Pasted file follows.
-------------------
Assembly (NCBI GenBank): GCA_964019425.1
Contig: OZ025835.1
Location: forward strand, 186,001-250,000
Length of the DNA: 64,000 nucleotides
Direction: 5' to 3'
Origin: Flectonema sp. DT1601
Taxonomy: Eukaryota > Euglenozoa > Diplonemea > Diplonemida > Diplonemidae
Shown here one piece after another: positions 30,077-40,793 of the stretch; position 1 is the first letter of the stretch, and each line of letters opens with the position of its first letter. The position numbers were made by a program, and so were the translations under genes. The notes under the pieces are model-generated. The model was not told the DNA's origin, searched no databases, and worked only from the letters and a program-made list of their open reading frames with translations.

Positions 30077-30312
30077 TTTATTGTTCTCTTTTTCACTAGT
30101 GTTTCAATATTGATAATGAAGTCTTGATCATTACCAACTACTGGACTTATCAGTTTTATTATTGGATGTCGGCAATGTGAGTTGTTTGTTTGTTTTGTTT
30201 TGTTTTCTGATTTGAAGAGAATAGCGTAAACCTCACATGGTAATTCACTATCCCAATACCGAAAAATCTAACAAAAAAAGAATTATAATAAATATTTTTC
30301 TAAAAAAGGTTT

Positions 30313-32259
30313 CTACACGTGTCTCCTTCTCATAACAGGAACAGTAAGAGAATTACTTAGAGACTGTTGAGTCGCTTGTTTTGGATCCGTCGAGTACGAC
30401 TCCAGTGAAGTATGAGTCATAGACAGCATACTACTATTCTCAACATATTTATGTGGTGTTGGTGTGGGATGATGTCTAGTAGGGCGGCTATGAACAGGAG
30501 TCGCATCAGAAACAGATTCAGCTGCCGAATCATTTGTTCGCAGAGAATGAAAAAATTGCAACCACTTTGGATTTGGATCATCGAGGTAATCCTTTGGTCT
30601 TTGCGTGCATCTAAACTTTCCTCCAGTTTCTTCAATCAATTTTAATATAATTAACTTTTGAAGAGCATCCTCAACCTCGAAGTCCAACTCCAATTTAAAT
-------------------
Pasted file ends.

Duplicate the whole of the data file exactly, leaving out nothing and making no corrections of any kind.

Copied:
Assembly (NCBI GenBank): GCA_964019425.1
Contig: OZ025835.1
Location: forward strand, 186,001-250,000
Length of the DNA: 64,000 nucleotides
Direction: 5' to 3'
Origin: Flectonema sp. DT1601
Taxonomy: Eukaryota > Euglenozoa > Diplonemea > Diplonemida > Diplonemidae
Shown here one piece after another: positions 30,077-40,793 of the stretch; position 1 is the first letter of the stretch, and each line of letters opens with the position of its first letter. The position numbers were made by a program, and so were the translations under genes. The notes under the pieces are model-generated. The model was not told the DNA's origin, searched no databases, and worked only from the letters and a program-made list of their open reading frames with translations.

Positions 30077-30312
30077 TTTATTGTTCTCTTTTTCACTAGT
30101 GTTTCAATATTGATAATGAAGTCTTGATCATTACCAACTACTGGACTTATCAGTTTTATTATTGGATGTCGGCAATGTGAGTTGTTTGTTTGTTTTGTTT
30201 TGTTTTCTGATTTGAAGAGAATAGCGTAAACCTCACATGGTAATTCACTATCCCAATACCGAAAAATCTAACAAAAAAAGAATTATAATAAATATTTTTC
30301 TAAAAAAGGTTT

Positions 30313-32259
30313 CTACACGTGTCTCCTTCTCATAACAGGAACAGTAAGAGAATTACTTAGAGACTGTTGAGTCGCTTGTTTTGGATCCGTCGAGTACGAC
30401 TCCAGTGAAGTATGAGTCATAGACAGCATACTACTATTCTCAACATATTTATGTGGTGTTGGTGTGGGATGATGTCTAGTAGGGCGGCTATGAACAGGAG
30501 TCGCATCAGAAACAGATTCAGCTGCCGAATCATTTGTTCGCAGAGAATGAAAAAATTGCAACCACTTTGGATTTGGATCATCGAGGTAATCCTTTGGTCT
30601 TTGCGTGCATCTAAACTTTCCTCCAGTTTCTTCAATCAATTTTAATATAATTAACTTTTGAAGAGCATCCTCAACCTCGAAGTCCAACTCCAATTTAAAT